Business Productivity

4 ways to stay on the right side of ‘busy’

- May 16, 2016 3 MIN READ

Hey, how are you?

Do you remember the days where you’d respond to this question with ‘Good thanks’?

Or even ‘Can’t complain’.

Me neither. These days I always answer with ‘Busy.’

Or worse, ‘Too busy’.

Being too busy feels overwhelming and unproductive, especially for small business owners trying to do it all. We become consumed in day-to-day admin: emails, invoices, phone calls and other to-do-list-tasks, not to mention problems we didn’t create or things beyond our control that require immediate action.

Meanwhile, the ‘wish list’ of more strategic or rewarding business improvement projects continues to be put off day after day.

Source: Work your way Flying Solo’s step-by-step course. View more.

You can’t ignore those critical business tasks that keep the lights on and the wheels turning – they’re non-negotiable. But if your time is always spread thin, the ability to achieve larger goals or projects becomes harder and creates more anxiety.

Time is the one universal commodity everyone has in equal measure: we all have the same 24 hours available to us each day. Being ‘too busy’ is a sign we’re prioritising too many things and maxing out those available hours in an ineffective manner.

So the next time you’re about to tell someone how busy you are, stop and ask ‘What does my busyness say about me? Am I in control, or is my busyness controlling me?’ And if it is, try the four things I revert to when I find myself in a similar position:

1. Reclaim your time for your priorities

If you don’t organise and manage your own time, someone else will.

If I don’t make time for the things I consider important, and commit to making these things happen, I quickly find myself caught up in other people’s priorities.

Instead of trying to achieve many things at once, I try to focus on fewer but more valuable projects. I ask myself, ‘What stuff do I actually want to be ‘busy’ doing right now?’ The stuff that doesn’t make the cut gets cut or pushed further down the list. I also try to plan ahead and manage deadlines so I’m not constantly juggling the urgent and overdue.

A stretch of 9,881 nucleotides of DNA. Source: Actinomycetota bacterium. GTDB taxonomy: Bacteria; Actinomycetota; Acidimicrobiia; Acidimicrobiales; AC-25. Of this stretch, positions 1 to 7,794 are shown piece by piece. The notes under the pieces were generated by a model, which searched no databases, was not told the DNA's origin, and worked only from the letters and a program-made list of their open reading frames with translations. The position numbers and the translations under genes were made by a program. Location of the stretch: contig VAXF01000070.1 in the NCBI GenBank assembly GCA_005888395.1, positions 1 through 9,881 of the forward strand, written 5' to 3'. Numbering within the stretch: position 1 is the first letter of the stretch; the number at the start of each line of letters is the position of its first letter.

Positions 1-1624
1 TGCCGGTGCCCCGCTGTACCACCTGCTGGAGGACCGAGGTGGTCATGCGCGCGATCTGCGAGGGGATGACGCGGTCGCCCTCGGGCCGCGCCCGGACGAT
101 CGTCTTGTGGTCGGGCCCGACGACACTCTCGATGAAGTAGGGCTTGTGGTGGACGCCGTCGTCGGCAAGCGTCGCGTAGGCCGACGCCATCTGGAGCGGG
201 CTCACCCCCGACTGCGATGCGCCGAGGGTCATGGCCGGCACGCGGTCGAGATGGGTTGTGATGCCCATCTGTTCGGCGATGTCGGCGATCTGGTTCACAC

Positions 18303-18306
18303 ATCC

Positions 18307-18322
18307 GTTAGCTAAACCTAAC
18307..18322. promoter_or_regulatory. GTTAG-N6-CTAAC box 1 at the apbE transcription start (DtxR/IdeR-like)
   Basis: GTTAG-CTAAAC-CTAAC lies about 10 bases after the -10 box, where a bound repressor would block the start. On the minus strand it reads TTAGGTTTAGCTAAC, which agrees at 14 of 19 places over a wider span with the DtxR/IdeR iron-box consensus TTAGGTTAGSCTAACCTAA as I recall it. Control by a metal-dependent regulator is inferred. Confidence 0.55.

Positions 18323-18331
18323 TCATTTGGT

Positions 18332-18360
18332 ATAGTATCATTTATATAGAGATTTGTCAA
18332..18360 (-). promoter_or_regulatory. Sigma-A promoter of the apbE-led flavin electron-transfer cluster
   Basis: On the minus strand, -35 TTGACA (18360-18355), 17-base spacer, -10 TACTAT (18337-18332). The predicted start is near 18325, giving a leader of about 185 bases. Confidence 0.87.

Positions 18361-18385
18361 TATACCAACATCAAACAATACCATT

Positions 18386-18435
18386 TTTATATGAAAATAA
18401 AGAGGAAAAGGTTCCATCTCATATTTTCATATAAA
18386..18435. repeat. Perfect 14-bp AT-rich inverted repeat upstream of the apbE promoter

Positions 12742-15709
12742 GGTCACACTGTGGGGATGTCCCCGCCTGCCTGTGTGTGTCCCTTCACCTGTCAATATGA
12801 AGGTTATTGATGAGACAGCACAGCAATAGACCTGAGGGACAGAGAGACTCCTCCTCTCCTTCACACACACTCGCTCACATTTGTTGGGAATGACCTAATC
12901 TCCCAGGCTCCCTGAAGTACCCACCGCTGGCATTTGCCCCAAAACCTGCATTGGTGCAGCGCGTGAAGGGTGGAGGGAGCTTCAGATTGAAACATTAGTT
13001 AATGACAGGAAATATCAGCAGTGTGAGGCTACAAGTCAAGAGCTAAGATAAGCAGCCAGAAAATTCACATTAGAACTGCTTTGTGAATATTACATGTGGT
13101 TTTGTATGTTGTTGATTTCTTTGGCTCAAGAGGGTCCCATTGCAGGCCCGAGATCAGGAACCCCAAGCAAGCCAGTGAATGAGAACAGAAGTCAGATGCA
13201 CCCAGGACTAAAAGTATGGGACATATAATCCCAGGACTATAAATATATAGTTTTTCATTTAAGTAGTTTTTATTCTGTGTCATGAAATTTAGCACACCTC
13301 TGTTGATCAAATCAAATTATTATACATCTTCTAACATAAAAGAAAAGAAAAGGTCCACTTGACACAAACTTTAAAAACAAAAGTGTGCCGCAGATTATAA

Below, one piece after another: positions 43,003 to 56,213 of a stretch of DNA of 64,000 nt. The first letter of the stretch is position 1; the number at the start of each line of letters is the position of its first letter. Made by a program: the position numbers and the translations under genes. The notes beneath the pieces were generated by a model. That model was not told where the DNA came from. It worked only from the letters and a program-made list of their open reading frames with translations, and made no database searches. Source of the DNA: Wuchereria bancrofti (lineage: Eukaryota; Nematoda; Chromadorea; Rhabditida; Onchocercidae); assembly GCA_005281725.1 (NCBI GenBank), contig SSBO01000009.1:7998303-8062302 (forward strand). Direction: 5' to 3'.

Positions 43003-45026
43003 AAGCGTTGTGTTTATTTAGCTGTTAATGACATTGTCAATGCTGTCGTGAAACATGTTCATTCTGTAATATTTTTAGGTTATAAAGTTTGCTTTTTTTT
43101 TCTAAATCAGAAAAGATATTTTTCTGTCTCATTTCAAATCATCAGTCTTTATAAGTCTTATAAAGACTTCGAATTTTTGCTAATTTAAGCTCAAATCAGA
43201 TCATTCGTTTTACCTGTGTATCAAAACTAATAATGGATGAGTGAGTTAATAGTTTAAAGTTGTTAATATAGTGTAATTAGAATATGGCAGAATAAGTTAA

2. Invest your time and energy wisely

Think of your time as a valuable commodity rather than a renewal resource.

Many overloaded people are often doing the wrong tasks for their skill set and are spending too much money or time to complete them. When I find myself in this mode, I get busy delegating them to a specialist or a more cost-effective, time-effective resource.

Similarly, I make time for reading and researching widely, because I know how my curiosity feeds my creativity and how valuable fresh ideas are to my business.

3. The power of No

Most people want to say ‘No’, but they just don’t know how. And they are chronically busy as a result. If you want to achieve anything significant, you must learn to say No, and say it often. Start by defining your goals and identifying the steps you need to take to achieve them. When you make that first decision about your #1 priority, all other options become irrelevant and are instantly eliminated. ‘Yes’ and ‘No’ then become driven by logic, not emotion. With practice, you’ll quickly spot the opportunities that move you closer to your goal, while saying ‘Thanks but no thanks’ to the ones that don’t.

4. Refuel with sleep

Sleep is usually the first thing that gets de-prioritised when we get really busy. Ironically, this is when it should actually be given higher importance. Without sleep, we simply don’t function as well so depriving yourself of sleep in order to maximise your productivity is oxymoronic.

The fastest way to get off the ‘too busy’ train is to rest, relax and take time away from getting stuff done, so you’re able to inject fresh energy and focus into your work.

To wrap up

There’s nothing wrong with being busy. But there is a smart way to be busy. It comes down to whether you exercise choice and control over the projects and tasks you take on. If you want other people’s deadlines and emergencies to stop driving your days, define your goals and commit yourself to them. This will deliver the best possible returns for your time, energy and focus.